An industry expectation survey by Grand Thornton Bharat reflected that 50% of the companies are ready to implement the new labour codes in India. The new labour codes consolidate and simplify 29 existing labour laws into four new labour codes.
The four labour codes are – Code on Wages, Industrial Relations Code, Code on Social Security and the Occupational Safety, Health and Working Conditions Code. The government is yet to notify these codes for implementation. The CII (Confederation of Indian Industry) and Grant Thornton Bharat surveyed the new labour codes implementation in the companies by tapping into a pool of 4000+ respondents, including middle and senior managers and C-Suite executives.
The survey shows that around 43% of the organisations have started internal reviews regarding the four labour codes keeping in mind the practical implementation objective. The survey reflects that 54% of respondents think that the new labour codes can widen social security coverage to the unorganised sector, whereas 29% disagree.
Around 20% of organisations have onboarded external consultants for better preparedness. In comparison, 20% of organisations have not yet decided their implementation strategies, and 13% of them are waiting for the implementation date’s announcement.
Nearly 85% of respondents stated that there needs to be a minimum six-month transition period for implementing various obligations and compliances applicable under the new labour codes. Around 54% of the respondents welcomed the labour codes’ positive impact of reducing employers’ compliance burden and time.
The survey also reflects that 55% of the respondents support overtime payment entitlement for employees/workers with fixed minimum wages, while 26% state that this entitlement should be reserved for people in non-managerial roles. Nearly 66% of respondents favoured providing flexibility to organisations for hiring contractual employees for their core activities, while 7% were not sure about the benefits.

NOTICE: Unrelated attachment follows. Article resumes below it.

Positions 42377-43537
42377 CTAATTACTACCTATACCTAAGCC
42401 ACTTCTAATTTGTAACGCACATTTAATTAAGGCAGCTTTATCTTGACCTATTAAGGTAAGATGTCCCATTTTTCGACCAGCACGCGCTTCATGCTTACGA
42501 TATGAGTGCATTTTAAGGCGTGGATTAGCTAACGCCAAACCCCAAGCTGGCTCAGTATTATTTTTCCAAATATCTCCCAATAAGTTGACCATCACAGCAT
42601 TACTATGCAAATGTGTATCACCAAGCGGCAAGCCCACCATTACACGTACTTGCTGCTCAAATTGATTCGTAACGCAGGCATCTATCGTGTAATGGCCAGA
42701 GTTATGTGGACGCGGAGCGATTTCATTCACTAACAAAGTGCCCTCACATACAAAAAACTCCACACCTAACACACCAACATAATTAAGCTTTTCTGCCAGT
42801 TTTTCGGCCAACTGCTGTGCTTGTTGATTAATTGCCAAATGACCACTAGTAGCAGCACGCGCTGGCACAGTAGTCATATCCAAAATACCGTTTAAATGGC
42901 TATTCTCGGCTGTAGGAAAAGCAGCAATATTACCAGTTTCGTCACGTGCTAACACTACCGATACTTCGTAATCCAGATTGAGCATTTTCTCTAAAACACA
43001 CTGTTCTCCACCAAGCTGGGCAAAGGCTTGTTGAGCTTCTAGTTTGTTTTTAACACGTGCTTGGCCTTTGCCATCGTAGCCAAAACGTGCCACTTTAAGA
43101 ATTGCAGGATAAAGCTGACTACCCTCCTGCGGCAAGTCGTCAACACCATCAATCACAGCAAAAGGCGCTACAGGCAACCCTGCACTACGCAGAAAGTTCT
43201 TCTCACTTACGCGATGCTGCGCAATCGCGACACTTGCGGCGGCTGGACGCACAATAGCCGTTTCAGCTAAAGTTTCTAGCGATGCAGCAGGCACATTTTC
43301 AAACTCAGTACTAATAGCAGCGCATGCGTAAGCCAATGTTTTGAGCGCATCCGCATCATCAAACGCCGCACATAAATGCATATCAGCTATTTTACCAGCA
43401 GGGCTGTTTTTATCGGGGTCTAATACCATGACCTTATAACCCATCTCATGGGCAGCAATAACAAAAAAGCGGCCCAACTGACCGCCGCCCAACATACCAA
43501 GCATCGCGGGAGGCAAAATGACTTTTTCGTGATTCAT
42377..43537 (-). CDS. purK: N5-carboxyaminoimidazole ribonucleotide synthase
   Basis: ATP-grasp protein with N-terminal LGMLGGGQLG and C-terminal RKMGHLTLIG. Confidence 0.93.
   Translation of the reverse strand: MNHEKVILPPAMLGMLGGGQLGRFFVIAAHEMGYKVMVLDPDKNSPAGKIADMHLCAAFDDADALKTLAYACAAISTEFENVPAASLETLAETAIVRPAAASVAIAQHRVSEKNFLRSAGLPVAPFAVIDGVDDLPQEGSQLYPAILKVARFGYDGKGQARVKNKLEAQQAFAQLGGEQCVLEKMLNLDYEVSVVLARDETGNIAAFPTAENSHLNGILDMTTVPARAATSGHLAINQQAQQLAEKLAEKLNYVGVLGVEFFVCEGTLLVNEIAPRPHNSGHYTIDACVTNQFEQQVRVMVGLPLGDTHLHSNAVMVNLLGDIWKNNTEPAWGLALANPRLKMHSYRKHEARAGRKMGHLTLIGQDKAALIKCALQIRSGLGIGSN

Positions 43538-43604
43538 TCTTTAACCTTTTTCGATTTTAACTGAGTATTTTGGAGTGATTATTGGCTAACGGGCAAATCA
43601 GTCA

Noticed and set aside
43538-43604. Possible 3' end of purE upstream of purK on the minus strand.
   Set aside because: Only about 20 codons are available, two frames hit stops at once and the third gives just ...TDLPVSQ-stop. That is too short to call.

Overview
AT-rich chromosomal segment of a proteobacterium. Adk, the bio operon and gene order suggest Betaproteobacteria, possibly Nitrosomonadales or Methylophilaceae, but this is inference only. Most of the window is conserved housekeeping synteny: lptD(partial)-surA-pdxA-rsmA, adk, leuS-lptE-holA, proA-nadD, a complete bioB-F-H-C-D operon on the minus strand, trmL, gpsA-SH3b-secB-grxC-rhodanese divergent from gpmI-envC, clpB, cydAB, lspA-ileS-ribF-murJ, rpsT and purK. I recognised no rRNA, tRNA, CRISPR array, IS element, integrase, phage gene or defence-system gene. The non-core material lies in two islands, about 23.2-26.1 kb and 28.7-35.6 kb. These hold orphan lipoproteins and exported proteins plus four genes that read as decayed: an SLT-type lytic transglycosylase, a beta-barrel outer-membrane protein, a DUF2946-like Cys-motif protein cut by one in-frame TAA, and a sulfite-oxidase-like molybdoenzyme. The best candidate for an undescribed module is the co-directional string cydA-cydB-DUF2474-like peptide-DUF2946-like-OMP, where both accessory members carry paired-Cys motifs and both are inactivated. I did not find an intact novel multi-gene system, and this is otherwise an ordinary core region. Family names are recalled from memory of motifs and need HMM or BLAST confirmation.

The survey shows that nearly half of the organisations accept the changes brought about in the new labour codes. They are preparing and taking steps to implement it in their organisations. In contrast, the other half are yet to take steps to implement the new labour codes. The changes in the new labour codes are plenty.
The new labour codes have significant changes when compared to the existing labour laws. The Code of Wages applies to all employees, whereas the present Wages Act, 1936, applies to the employees earning wages up to Rs.24,000 per month.
The employers under the Industrial Relations Code include the contractors and legal representatives of the deceased employer. Thus, it widens the definition of the employer by covering the contractors under the Industrial Relations Code.
The Social Security Code applies to even the unorganised sector, gig and platform workers. Thus, there is an extension of social security measures such as ESI, EPF, gratuity, and maternity benefits to even the workers in unorganised sectors, gig and platform workers.
The Occupational Safety, Health and Working Conditions Code apply to all establishments. Under the present labour laws, the provisions relating to occupational safety and health do not apply to employees in supervisory roles and managerial roles in industrial establishments.
The changes in the new labour codes look promising and beneficial to the employees and the employers. It reduces the compliances to be followed by the employers and saves their time. Implementation of the new labour laws in the companies will take some time. Still, with half of the companies already preparing to implement them, we can expect the implementation process to be carried out without much hassle.
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